Friday, July 6, 2012

Tree fungus eats plastic

Students at Yale University made ​​discovered plastic eating fungi which are naturally growing on tree trunk in the Ecuadorian Yasuni National Reserve forests.

The students viewed the behavior of a few dozen symbiotic fungi to see the extent to which the plastic could break. These fungi were in herbaria at Yale University and in Ecuador, under certain circumstances, such as a constant temperature, stored in plastic bags. After two weeks, there was absorption by the plant material is visible. It was found that about half of the different species of fungi the plastic is fully able to absorb.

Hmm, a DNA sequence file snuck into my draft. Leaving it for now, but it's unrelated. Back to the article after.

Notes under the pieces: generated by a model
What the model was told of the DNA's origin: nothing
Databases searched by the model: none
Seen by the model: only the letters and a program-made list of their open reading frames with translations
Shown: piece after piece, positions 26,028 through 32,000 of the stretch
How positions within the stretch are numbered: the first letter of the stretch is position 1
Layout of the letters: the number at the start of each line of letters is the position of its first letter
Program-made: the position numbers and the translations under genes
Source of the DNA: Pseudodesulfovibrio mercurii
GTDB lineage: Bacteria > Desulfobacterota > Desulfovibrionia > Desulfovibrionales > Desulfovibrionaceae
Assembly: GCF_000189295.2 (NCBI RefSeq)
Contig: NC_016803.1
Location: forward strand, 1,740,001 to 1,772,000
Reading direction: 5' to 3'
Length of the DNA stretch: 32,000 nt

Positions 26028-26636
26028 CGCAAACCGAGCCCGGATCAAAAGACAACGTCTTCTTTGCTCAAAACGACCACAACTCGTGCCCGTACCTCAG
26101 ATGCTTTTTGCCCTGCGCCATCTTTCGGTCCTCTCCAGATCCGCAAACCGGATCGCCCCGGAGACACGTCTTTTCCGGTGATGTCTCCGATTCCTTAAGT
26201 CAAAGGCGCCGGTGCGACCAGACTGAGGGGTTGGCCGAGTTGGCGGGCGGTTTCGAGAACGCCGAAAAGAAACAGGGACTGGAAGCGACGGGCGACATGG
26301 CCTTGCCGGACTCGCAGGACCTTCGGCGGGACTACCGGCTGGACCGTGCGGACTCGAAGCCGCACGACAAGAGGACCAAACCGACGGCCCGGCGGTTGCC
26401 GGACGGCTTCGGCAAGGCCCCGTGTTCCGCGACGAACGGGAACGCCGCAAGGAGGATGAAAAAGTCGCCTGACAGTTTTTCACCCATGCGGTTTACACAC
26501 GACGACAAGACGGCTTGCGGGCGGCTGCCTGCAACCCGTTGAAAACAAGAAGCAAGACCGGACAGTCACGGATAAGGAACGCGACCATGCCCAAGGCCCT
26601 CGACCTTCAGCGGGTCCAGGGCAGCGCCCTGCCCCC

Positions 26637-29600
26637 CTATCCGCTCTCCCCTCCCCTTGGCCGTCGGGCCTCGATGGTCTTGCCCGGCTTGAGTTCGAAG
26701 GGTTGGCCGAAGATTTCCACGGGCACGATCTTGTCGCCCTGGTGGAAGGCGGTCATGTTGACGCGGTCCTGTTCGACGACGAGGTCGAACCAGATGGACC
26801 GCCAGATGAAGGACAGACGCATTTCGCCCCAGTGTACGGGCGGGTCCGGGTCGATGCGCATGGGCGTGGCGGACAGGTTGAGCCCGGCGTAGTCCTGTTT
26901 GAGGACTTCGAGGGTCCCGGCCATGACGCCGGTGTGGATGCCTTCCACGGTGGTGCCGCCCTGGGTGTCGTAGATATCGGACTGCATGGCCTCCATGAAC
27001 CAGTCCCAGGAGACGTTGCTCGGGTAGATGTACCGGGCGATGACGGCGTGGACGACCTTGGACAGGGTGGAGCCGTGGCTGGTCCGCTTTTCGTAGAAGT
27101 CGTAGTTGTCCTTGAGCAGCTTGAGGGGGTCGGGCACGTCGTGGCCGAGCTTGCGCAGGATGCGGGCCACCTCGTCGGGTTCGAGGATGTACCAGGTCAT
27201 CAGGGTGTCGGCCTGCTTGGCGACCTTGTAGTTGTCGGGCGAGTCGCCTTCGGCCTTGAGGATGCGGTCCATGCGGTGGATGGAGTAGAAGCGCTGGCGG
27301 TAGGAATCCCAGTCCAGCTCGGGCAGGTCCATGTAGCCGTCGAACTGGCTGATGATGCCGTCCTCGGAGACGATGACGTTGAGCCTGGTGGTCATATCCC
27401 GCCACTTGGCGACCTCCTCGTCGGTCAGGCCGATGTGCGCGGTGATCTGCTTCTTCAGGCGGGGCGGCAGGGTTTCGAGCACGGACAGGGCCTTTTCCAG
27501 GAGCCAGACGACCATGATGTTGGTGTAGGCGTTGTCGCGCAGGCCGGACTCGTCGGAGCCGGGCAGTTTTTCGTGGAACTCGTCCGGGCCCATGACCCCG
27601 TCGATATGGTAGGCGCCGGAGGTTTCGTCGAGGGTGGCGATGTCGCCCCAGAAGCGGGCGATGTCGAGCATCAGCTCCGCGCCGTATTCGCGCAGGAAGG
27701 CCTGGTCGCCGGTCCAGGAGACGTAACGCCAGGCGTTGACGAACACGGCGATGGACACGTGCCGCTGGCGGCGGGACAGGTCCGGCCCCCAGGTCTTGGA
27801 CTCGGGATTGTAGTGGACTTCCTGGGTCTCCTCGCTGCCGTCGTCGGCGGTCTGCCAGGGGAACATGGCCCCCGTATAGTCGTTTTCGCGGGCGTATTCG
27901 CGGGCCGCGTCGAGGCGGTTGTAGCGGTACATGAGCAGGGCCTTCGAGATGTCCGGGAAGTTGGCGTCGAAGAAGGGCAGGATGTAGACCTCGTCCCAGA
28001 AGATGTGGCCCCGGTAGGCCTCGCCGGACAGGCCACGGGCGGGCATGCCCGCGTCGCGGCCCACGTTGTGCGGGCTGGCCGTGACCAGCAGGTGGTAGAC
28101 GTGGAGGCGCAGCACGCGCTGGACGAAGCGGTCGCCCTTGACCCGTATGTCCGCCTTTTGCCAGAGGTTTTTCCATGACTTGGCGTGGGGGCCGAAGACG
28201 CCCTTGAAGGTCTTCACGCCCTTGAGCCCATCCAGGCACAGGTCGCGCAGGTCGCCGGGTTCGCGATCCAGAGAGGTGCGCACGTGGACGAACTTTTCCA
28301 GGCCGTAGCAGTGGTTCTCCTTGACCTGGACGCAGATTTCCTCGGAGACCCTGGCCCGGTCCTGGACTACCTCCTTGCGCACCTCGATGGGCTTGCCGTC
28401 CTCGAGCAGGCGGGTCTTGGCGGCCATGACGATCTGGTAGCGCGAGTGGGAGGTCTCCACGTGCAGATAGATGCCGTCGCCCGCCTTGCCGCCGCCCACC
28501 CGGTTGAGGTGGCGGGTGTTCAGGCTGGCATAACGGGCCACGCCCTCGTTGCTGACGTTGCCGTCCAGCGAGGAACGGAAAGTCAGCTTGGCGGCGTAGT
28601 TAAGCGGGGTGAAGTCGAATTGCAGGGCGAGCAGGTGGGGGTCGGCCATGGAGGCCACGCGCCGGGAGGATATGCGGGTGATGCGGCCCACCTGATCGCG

The plastic production has grown from 1.5 million tonnes in 1950 to 245,000,000 tons in 2006, 150 times as much, the students write in their motivation for the research, and production is still increasing, even though we all know that the waste of plastic is harmful to the environment. For that reason, they went looking for organisms that absorbing capacity. The beauty of some fungi, such as Pestalotiopsis microspora is that it can survive on only polyurethane plastic, and that in a omegving without oxygen. This means that this fungus can live on the bottom of landfills.

[Translated from Dutch]

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